Reality TV shows of the home improvement and restaurant/bar business makeover variety have become a popular entertainment staple in the United States recently. Media for Education and Development, in partnership with global extension, health and international aid agencies, have taken this expert “rescue” concept and applied it to help struggling farmers in rural East Africa with the “Shamba Shape Up” series. (“Shamba” is a Swahili term for farm.) Instead of a renowned chef helping a struggling restaurant owner identify the flaws in his or her menu or staff, the Shamba Shape Up features their media team as well as invited experts in veterinary medicine, for instance, or beekeeping or pest control visiting small farmers in Kenya, Tanzania and Uganda to help them address specific farming problems that may be affecting their crops or farm animals. Show hosts and experts are from the region, and their recommendations reflect the culture of East African countries and practices.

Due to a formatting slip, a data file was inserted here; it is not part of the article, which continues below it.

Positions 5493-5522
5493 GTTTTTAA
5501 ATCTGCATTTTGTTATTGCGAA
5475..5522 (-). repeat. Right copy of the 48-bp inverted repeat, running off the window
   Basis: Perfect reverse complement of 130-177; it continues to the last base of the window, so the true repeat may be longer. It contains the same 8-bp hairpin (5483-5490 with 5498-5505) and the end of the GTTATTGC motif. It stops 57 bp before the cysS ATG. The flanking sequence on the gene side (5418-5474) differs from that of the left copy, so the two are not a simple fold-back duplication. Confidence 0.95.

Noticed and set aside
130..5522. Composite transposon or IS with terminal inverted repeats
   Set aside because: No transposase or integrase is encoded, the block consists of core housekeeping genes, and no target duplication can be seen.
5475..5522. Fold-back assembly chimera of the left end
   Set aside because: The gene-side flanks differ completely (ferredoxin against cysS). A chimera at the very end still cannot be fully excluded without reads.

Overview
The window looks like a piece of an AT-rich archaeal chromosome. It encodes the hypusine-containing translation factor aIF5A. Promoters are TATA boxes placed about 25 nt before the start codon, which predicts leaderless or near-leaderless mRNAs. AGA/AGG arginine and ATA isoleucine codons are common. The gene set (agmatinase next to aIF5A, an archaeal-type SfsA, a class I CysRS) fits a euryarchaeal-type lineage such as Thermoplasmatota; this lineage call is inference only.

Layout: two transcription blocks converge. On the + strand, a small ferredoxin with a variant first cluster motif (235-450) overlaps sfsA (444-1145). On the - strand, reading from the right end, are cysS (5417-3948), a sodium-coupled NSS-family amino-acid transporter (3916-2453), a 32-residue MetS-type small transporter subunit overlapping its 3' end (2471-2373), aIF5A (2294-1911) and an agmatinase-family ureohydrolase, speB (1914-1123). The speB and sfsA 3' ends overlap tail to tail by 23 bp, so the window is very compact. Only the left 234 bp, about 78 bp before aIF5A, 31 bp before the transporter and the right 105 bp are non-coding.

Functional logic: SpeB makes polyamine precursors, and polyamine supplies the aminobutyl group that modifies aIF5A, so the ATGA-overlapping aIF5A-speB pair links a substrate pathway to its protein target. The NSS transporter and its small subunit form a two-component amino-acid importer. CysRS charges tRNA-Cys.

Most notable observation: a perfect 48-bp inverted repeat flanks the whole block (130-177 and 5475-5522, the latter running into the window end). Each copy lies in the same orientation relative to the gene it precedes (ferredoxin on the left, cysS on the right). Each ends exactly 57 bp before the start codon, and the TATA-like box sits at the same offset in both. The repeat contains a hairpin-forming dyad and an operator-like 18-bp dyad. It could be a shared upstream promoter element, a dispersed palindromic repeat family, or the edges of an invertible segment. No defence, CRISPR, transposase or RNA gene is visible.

The program estimates that in its first seasons the uptake of the evidence-based agricultural practices from the show resulted in an increase of over $24 million (US) net gain for just two of the farming enterprises, dairy and maize. The audience is estimated at over 10 million farmers.
The program is available on television and radio. A special “iShamba” text messaging service is available to receive farming tips from the show specific to the subscribers’ crops, livestock and location. Full episodes and clips are available on the Shamba Shape Up web site. Viewers of the series are also encouraged to text requests for relevant informational leaflets or download them from the site.
The World Bank recognized Shamba Shape Up during its Harvest Nutrition Contest in 2013.